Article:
Rainwater – A Hidden Treasure – Why We Should be Collecting Rainwater and How
When it comes to the weather, the truth is that you’re more likely to find a British person complaining about the rain rather than celebrating it. But why are we so negative about something that’s actually a hidden treasure when it comes to saving both money and the environment?
We believe we’re lucky to live in such a drizzly climate so we’re here to turn your rainy day frown upside by showing you just how you can make the most of this free and abundant resource.
Why should we be collecting rainwater?
Did you know that just flushing your toilet makes up around 27% of your entire water usage per year? Or that, during a drought, gardeners watering their gardens can use up around 70% of the entire mains water output?
Using conserved rainwater to carry out these tasks and others around the home can help to reduce your water consumption by up to 50%. Not only is this excellent news for your bank balance, it’s also even better news for the environment and can go a long way towards guarding against drought. That’s what we call a win-win situation.
5 Ways To use Rainwater Around The Home
Gardening – Using rainwater instead of mains water to keep your plants hydrated is simple because you don’t have to filter the water before you use it. You can simply buy a water storage butt with a tap for hose connections or simply leave watering cans out where they can fill up with rain by themselves. Unless, that is, you’re watering edibles – in which case it’s better to be safe than sorry and opt for a filtered system.
Flushing the toilet – Remember what we said about toilets taking up a huge chunk of your everyday water usage? Using rainwater to flush your loo instead can save a lot of water. You can install pipes and a pump to direct rainwater from your storage butt and into your toilet’s plumbing but keeping a bucket of rainwater by the loo works just as well and is far more simple. Just remember to match up the volume of your bucket to your toilet’s tank so you get the flush just right.
Washing the car – Much like gardening, you don’t need pure filtered water to wash your car either. As long as you keep your water butt clean and free of stagnation, rainwater is perfectly fine for freshening up the motor.
Washing and laundry – Here’s where things get a bit more complicated because, if you’re going to be using rainwater to wash yourself or your clothes, you’re going to need it to be clean and free of any harmful pathogens so a good filtration system is a must.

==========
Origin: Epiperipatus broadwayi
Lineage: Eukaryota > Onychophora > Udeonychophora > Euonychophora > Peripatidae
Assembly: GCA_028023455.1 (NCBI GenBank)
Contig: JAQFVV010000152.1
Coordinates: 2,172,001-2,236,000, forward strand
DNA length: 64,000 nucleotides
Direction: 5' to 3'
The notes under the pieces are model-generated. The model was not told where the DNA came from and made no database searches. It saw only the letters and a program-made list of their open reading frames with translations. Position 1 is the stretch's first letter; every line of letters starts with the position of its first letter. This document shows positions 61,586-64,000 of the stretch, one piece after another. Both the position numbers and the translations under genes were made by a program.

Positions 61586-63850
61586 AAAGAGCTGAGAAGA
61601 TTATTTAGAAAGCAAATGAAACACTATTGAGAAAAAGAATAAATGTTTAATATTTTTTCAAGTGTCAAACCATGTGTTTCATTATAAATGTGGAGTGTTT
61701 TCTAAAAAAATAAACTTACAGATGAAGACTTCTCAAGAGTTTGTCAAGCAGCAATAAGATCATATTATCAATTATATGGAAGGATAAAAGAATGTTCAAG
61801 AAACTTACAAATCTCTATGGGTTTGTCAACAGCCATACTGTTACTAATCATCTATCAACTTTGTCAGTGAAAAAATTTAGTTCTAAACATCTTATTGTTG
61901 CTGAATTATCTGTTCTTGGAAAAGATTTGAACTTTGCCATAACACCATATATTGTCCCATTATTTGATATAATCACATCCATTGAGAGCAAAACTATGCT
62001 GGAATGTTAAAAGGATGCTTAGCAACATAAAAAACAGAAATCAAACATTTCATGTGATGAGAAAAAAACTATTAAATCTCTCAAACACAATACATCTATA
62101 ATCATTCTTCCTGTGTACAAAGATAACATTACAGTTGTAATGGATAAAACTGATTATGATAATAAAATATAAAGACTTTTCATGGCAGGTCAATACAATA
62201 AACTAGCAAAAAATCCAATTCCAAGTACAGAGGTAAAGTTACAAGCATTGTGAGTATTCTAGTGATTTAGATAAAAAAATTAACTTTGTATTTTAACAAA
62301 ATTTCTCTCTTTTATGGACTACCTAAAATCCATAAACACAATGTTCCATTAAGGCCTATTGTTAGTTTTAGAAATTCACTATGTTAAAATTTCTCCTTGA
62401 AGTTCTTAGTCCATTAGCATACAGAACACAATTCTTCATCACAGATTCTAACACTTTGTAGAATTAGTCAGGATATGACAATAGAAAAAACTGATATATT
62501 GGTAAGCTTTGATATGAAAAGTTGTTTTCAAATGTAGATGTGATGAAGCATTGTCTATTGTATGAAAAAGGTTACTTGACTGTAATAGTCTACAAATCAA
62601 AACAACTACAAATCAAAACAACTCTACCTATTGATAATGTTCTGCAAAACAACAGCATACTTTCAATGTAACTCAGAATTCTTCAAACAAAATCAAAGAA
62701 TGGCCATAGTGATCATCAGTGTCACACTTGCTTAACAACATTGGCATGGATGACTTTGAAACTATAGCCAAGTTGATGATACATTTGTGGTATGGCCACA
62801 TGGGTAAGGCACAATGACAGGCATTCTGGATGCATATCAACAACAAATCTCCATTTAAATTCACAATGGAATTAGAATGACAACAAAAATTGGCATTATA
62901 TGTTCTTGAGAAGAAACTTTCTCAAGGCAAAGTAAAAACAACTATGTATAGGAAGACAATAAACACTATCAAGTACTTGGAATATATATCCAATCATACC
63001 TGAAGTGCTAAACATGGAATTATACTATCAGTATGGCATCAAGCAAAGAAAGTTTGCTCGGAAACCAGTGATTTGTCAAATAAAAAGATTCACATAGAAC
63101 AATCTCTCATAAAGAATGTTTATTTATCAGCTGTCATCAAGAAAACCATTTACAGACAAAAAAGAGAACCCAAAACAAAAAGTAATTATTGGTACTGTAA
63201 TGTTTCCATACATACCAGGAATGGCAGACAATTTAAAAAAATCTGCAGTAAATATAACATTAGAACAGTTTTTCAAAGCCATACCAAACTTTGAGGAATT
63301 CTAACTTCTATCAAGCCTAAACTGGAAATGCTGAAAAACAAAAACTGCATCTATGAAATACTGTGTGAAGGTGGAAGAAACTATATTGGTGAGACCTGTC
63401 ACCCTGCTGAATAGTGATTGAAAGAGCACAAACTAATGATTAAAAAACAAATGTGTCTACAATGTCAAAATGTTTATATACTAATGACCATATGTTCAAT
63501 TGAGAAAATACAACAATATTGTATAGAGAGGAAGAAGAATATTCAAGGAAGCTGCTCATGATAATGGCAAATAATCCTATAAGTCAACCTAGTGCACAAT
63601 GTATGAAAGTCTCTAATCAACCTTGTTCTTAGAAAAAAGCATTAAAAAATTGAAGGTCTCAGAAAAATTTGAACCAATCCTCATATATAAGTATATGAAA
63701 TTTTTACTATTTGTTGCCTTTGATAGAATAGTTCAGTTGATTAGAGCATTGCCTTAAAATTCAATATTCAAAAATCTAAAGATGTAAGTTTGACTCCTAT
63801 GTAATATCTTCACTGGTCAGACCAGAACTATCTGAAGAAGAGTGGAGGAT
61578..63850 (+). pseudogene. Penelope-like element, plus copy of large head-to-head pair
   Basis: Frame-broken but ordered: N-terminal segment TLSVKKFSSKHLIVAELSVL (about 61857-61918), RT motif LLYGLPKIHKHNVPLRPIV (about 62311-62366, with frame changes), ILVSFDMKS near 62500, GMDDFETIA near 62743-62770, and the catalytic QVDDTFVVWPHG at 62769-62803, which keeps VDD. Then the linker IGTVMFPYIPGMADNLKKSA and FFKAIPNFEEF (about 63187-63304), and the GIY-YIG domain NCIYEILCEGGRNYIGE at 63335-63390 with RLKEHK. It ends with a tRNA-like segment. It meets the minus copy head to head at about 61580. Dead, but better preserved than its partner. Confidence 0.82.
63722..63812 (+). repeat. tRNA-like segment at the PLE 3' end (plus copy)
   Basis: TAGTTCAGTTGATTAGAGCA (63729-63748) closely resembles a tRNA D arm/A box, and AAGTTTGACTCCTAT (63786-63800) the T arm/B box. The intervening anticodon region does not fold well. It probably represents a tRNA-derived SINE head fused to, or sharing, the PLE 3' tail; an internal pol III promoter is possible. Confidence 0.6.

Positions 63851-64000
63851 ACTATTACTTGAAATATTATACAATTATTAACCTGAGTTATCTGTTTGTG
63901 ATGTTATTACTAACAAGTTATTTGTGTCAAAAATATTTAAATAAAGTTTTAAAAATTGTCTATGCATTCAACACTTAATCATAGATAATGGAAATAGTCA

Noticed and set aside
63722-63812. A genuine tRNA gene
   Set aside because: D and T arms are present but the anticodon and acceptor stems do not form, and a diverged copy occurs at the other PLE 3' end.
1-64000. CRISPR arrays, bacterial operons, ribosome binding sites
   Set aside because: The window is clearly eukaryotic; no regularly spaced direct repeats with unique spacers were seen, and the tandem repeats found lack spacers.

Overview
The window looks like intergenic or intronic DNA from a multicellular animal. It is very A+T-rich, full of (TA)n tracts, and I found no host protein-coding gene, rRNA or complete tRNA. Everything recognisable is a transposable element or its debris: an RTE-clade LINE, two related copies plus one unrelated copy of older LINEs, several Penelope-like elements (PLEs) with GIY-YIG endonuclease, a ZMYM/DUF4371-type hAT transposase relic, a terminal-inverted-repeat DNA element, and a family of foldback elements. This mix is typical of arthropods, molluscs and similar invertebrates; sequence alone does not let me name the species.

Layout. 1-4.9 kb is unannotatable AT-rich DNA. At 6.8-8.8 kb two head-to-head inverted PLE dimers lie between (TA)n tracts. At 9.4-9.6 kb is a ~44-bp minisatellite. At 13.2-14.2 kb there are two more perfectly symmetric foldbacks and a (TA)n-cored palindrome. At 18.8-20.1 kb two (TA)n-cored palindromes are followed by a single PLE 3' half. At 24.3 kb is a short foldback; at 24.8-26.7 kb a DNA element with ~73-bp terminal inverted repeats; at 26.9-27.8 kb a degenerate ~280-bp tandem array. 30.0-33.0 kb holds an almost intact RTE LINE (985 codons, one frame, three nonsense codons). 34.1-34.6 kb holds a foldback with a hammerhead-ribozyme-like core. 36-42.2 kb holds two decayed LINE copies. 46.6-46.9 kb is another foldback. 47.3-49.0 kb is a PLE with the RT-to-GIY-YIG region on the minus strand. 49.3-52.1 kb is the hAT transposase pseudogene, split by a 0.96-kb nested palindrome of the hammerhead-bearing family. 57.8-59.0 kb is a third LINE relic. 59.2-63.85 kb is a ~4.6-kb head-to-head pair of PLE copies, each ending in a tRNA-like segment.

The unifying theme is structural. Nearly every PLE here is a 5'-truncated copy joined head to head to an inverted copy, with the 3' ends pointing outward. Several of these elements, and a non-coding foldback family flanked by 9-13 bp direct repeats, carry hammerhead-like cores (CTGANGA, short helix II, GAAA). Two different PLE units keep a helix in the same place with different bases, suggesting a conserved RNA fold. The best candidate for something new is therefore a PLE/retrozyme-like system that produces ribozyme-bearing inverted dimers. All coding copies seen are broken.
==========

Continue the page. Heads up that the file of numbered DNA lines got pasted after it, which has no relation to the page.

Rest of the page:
Consumption – When it comes to consuming rainwater either for drinking or cooking, the above is even more vital. If you’re going to be using rainwater for consumption, you’ll need a purpose-built collection and filtration system.
Collecting Rainwater: Our Top Tips
The methods you use for rainwater harvesting can be as simple or as complex as you like; any house with guttering and a drain pipe can install a basic rainwater collection system but the trick is to work out how much water you’re going to use and what you’re going to use it for.
Do keep it simple – If you just want some spare water to keep the garden going or to wash the car, your rainwater collection system can be as simple as a water butt attached to the drainpipe that collects water runoff from your roof.
Do your homework on filtration – As we mentioned before, filtration is an absolute must if you’re going to use rainwater for washing or consumption as it can easily become contaminated by pollutants, algae, or other nasties collected as the rain runs off your roof. A galvanised steel tank with food-grade lining is a good bet as it will help prevent any nasty pathogens growing or any toxins leaking into your water supply.
Do the maths – When it comes to working out what size water butt you need, you simply need to look at rainfall in your area versus how much you’re likely to use. Ideally, you don’t want your water sitting in storage for too long as this leads to a higher chance of contamination.
Do be aware of regulations – Most rainwater collection systems are pretty simple but, if you want something more complicated that connects to your mains, you must be aware of any health and safety regulations you’re required to comply with. For example, any pipes carrying harvested rainwater must be marked as such, while your system will need effective backflow prevention to make sure no contaminated water makes it way back into the mains supply.
Have we got you feeling a bit better about that upcoming rainy forecast? I Hope so!